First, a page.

In a series of two papers we present results of a new Hα imagingsurvey, aiming at the detection of extraplanar diffuse ionized gas inhalos of late-type spiral galaxies. We have investigated a sample of 74nearby edge-on spirals, covering the northern and southern hemisphere.In 30 galaxies we detected extraplanar diffuse emission at meandistances of |z| ~ 1-2 kpc. Individual filaments can be traced out to|z|<=6 kpc in a few cases. We find a good correlation between the FIRflux ratio (S60/S100) and the SFR per unit area(LFIR/D225), based on thedetections/non-detections. This is actually valid for starburst, normaland for quiescent galaxies. A minimal SFR per unit area for the lowestS60/S100 values, at which extended emission hasbeen detected, was derived, which amounts to dotEA25thres = (3.2+/-0.5)*E40ergs-1 kpc-2. There are galaxies where extraplanaremission was detected at smaller values ofLFIR/D225, however, only in combinationwith a significantly enhanced dust temperature. The results corroboratethe general view that the gaseous halos are a direct consequence of SFactivity in the underlying galactic disk.Based on observations collected at the European Southern Observatory,Chile (ESO No. 63.N-0070, ESO No. 64.N-0034, ESO No. 65.N.-0002).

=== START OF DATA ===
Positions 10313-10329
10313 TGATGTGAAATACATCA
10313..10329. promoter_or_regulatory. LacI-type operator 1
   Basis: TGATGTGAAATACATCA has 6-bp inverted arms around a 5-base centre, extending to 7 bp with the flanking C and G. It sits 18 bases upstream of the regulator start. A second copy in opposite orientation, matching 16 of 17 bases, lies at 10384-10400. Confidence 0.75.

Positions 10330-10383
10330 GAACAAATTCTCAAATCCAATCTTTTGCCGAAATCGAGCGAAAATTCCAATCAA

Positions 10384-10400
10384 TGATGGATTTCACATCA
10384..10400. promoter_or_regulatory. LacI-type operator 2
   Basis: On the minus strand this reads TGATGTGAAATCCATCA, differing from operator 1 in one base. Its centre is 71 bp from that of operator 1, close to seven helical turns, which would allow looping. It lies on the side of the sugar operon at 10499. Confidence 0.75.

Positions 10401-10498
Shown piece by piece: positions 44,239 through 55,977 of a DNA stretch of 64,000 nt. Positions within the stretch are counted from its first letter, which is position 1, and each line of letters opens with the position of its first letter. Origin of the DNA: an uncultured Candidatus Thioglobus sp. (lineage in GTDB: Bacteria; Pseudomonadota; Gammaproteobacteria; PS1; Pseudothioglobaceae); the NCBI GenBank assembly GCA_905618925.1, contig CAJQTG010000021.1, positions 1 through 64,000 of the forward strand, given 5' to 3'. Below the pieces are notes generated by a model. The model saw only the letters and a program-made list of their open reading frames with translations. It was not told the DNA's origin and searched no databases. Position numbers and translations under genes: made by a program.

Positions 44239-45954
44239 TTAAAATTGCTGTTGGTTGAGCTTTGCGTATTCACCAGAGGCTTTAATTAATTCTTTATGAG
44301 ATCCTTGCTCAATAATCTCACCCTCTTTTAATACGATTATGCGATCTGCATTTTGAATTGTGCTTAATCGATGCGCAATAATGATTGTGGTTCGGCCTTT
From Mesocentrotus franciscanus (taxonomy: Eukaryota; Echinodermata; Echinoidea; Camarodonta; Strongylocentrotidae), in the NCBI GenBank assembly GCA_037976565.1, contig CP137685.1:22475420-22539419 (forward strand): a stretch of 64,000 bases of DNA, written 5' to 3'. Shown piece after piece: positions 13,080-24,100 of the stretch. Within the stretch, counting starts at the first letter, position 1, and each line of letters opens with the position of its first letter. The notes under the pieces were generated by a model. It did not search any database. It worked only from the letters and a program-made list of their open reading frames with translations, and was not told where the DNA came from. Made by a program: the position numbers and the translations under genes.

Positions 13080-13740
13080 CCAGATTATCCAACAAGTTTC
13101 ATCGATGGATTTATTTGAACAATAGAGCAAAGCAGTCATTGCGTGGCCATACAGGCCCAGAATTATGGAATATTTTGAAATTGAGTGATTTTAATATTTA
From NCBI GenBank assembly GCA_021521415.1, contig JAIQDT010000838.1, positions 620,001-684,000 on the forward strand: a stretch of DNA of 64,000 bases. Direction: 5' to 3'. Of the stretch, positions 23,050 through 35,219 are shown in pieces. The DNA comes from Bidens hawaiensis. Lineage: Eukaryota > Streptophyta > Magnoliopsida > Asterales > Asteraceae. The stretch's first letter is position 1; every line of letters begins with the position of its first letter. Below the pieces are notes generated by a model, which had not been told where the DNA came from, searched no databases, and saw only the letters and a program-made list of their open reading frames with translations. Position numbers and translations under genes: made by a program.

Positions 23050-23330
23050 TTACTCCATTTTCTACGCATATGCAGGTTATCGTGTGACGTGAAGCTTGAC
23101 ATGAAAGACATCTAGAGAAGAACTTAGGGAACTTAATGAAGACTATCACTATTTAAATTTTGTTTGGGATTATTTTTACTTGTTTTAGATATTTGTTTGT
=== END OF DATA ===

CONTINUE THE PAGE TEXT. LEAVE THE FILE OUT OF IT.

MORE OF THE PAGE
Near-Infrared and Optical Morphology of Spiral Galaxies
We announce the initial release of data from the Ohio State University(OSU) Bright Spiral Galaxy Survey, a BVRJHK imaging survey of awell-defined sample of 205 bright, nearby spiral galaxies. We presentH-band morphological classification on the Hubble sequence for the OSUSurvey sample. We compare the H-band classification to B-bandclassification from our own images and from standard galaxy catalogs.Our B-band classifications match well with those of the standardcatalogs. On average, galaxies with optical classifications from Sathrough Scd appear about one T type earlier in the H band than in the Bband, but with large scatter. This result does not support recent claimsmade in the literature that the optical and near-IR morphologies ofspiral galaxies are uncorrelated. We present detailed descriptions ofthe H-band morphologies of our entire sample, as well as B- and H-bandimages for a set of 17 galaxies chosen as type examples and BRHcolor-composite images of six galaxies chosen to demonstrate the rangein morphological variation as a function of wavelength. Based partiallyon observations obtained at the Cerro Tololo Inter-American Observatory,operated by the Association of Universities for Research in Astronomy(AURA), Inc., under cooperative agreement with the National ScienceFoundation.